During the ten-year period between the defendant's 1978 conviction and 1988 retrial, various items of evidence were lost and destroyed. Claiming that the Commonwealth's failure to preserve the evidence deprived him of his right to a fair retrial, the defendant moved to dismiss the indictment or

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to exclude or otherwise limit all testimony and evidence relating to the lost and destroyed items. The judge denied the motion in all respects.

"For each piece of missing evidence shown to be potentially exculpatory, the judge must weigh the culpability of the Commonwealth and its agents, the materiality of the evidence, and the potential prejudice to the defendant." Commonwealth v. Olszewski, 401 Mass. 749 , 757 (1988). See also Commonwealth v. Charles, 397 Mass. 1 , 13-14 (1986); Commonwealth v. Willie, 400 Mass. 427 , 432 (1987). We begin the required analysis by considering the Commonwealth's culpability in general, because the circumstances are identical "[f]or each piece of missing evidence." Olszewski, supra.

Even if we assign some degree of culpability to the Commonwealth, it must be greatly mitigated by the procedural history of the case. [Note 3] There is no complaint that these items and reports concerning them were unavailable to the defendant in 1978. Further, in addition to the time lapse involved, ten years, there was a four-month hiatus in 1985, when it appeared that the defendant had abandoned his postconviction attack. [Note 4] See Commonwealth v. Gomes, 403 Mass. 258 , 277 (1988).

We now consider the materiality of each item and the potential prejudice to the defendant from its loss or destruction. In so doing, we note that it was made known to the judge at the outset of the hearing on the motion that the defendant was raising claims of self-defense and accident.

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a. The knife. On June 14, 1985, an assistant clerk of the trial court obtained a court order authorizing delivery of the knife to the Commissioner of Public Safety for its destruction. See G. L. c. 269, Section 10(e). Delivery was made on July 1, 1985, see note 2, supra, and the knife was destroyed. The defendant argues that the knife was material on the following issues: whether it came from the house where the party was held; whether it could fit into the pocket of his jacket; and whether the Commonwealth's expert witness, a chemist, was mistaken in finding that the blood on the knife was human blood. Further, the defendant complains that destruction of the knife precluded him from demonstrating to the jury how he inflicted the fatal wound.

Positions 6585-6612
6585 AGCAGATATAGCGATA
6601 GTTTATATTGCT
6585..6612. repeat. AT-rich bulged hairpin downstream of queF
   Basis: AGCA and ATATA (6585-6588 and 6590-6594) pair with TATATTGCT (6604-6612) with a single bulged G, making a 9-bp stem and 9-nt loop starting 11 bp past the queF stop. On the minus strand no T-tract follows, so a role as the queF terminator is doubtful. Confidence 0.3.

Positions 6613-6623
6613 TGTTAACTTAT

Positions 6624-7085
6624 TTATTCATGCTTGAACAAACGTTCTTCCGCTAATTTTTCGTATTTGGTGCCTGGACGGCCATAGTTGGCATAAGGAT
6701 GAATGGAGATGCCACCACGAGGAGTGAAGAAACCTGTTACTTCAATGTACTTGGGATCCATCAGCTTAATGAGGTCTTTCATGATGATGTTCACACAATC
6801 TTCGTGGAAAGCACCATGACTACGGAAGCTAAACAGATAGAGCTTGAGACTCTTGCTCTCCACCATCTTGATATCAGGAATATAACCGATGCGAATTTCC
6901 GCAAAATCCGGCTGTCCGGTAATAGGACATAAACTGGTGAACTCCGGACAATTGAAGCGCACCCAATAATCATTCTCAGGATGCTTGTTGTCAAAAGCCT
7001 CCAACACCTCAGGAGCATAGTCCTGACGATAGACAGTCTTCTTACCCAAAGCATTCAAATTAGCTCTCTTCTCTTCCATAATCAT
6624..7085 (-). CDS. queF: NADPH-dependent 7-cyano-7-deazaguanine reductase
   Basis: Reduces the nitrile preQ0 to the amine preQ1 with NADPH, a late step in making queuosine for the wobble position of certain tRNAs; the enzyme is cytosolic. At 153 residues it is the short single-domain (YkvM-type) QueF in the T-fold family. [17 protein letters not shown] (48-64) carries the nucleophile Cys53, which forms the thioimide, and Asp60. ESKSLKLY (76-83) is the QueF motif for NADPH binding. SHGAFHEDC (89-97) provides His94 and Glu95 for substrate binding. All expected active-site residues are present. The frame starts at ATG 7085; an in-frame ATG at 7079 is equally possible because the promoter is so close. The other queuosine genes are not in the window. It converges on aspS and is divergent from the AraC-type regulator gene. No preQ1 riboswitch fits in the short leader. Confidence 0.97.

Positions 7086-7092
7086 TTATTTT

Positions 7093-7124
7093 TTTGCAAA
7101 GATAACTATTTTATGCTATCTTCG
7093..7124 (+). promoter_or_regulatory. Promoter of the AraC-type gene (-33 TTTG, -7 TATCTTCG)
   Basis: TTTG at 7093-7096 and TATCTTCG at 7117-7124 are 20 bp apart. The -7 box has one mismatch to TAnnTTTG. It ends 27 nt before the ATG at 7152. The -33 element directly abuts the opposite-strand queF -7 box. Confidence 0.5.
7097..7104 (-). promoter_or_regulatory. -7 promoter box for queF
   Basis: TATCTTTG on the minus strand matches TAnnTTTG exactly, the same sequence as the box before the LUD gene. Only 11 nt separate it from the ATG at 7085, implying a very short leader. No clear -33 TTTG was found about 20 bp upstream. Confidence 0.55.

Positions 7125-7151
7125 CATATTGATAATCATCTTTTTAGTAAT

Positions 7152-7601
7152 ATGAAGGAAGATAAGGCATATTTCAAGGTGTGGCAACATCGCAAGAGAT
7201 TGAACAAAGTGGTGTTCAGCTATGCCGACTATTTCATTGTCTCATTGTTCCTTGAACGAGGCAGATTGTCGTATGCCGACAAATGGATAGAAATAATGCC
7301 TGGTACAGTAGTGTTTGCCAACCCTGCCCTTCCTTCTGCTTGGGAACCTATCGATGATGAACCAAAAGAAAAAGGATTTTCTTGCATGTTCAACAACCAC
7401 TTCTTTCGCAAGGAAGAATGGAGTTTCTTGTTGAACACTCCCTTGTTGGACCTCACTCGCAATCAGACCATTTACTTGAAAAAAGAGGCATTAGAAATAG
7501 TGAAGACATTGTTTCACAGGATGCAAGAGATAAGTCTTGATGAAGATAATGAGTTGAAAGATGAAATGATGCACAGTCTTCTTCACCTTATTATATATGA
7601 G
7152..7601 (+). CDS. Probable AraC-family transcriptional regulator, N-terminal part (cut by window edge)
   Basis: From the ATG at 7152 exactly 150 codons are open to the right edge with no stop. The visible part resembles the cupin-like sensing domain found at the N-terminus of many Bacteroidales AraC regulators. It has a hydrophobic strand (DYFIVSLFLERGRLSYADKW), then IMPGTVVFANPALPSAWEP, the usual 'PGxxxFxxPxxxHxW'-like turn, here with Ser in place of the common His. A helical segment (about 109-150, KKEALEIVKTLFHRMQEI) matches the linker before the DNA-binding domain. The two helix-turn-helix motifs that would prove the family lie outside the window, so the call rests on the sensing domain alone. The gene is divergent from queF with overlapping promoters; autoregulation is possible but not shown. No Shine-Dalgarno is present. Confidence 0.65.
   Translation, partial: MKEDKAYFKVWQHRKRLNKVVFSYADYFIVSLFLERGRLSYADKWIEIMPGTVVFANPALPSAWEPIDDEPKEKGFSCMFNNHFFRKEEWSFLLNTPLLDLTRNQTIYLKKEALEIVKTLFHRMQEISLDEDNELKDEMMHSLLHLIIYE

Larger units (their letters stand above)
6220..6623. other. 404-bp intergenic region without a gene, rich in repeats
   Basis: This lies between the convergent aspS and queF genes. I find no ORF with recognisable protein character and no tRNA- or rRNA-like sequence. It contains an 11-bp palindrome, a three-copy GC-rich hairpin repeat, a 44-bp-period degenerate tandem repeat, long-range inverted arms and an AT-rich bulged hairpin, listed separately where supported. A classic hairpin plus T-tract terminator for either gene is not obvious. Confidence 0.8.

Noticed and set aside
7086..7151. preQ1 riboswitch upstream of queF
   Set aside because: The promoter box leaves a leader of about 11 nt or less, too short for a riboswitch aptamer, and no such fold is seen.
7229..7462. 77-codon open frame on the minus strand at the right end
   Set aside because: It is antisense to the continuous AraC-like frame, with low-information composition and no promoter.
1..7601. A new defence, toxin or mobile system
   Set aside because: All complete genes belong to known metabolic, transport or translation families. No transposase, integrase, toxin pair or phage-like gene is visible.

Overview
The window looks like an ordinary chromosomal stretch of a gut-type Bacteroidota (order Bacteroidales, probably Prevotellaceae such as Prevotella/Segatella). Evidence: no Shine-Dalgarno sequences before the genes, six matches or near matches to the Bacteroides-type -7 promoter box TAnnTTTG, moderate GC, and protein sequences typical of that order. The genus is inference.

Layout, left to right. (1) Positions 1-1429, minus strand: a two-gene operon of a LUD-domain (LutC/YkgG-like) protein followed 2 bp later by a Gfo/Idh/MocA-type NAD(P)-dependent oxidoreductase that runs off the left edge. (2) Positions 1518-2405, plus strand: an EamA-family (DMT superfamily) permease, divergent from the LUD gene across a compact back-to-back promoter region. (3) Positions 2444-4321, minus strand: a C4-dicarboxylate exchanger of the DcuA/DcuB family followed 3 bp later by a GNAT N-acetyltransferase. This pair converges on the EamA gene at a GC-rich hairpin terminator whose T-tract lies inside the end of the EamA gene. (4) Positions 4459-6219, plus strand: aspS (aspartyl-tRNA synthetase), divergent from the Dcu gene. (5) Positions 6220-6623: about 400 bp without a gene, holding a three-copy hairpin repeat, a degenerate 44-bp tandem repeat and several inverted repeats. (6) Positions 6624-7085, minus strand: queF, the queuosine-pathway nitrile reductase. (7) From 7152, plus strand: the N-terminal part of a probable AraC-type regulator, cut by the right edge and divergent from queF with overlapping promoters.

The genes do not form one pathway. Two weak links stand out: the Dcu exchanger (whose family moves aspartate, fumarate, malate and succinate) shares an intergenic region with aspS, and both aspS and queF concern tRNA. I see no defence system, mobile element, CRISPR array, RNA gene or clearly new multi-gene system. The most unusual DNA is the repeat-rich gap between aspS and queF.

Those issues identified by the defendant in respect to the materiality of the origin and size of the knife seem more relevant to the crime of murder in the second degree, of which the defendant was acquitted. In respect to the claims of self-defense and accident, we see neither materiality nor prejudice in light of the defendant's testimony.

As for cross-examination of the Commonwealth's expert, the chemist's report was available to the defendant. To the extent the knife would have aided the defendant in a demonstration to the jury, there was nothing to preclude him from seeking to use a similar weapon. See, e.g., Commonwealth v. Ellis, 373 Mass. 1 , 7 (1977).

b. The defendant's jacket. There is no dispute that the Commonwealth took possession of the defendant's jacket, shirt, trousers, and shoes at the time of his arrest. In addition to the claims of materiality raised as to the knife, the defendant adds to the loss of the jacket a claim that he was prevented from showing that he was bloodied by the beatings he received. Such evidence would have been material to his claim of self-defense.